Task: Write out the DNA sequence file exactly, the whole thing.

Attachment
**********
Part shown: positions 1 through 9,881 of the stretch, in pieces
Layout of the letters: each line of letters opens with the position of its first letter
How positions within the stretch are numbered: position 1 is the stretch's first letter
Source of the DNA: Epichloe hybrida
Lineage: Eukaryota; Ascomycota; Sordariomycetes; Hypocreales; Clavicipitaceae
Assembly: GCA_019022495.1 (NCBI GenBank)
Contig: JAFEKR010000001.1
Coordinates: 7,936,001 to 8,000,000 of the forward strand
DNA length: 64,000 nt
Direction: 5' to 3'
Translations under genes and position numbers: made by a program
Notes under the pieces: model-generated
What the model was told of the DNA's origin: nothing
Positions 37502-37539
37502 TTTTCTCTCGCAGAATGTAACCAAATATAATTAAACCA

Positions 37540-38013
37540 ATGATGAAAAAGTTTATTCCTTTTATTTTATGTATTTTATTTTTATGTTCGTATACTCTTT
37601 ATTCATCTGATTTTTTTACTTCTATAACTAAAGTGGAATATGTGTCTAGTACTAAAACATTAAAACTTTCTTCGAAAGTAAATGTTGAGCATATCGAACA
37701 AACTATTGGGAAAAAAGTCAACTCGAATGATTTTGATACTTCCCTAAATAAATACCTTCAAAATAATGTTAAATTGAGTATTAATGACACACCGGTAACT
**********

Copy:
Part shown: positions 1 through 9,881 of the stretch, in pieces
Layout of the letters: each line of letters opens with the position of its first letter
How positions within the stretch are numbered: position 1 is the stretch's first letter
Source of the DNA: Epichloe hybrida
Lineage: Eukaryota; Ascomycota; Sordariomycetes; Hypocreales; Clavicipitaceae
Assembly: GCA_019022495.1 (NCBI GenBank)
Contig: JAFEKR010000001.1
Coordinates: 7,936,001 to 8,000,000 of the forward strand
DNA length: 64,000 nt
Direction: 5' to 3'
Translations under genes and position numbers: made by a program
Notes under the pieces: model-generated
What the model was told of the DNA's origin: nothing
Positions 37502-37539
37502 TTTTCTCTCGCAGAATGTAACCAAATATAATTAAACCA

Positions 37540-38013
37540 ATGATGAAAAAGTTTATTCCTTTTATTTTATGTATTTTATTTTTATGTTCGTATACTCTTT
37601 ATTCATCTGATTTTTTTACTTCTATAACTAAAGTGGAATATGTGTCTAGTACTAAAACATTAAAACTTTCTTCGAAAGTAAATGTTGAGCATATCGAACA
37701 AACTATTGGGAAAAAAGTCAACTCGAATGATTTTGATACTTCCCTAAATAAATACCTTCAAAATAATGTTAAATTGAGTATTAATGACACACCGGTAACT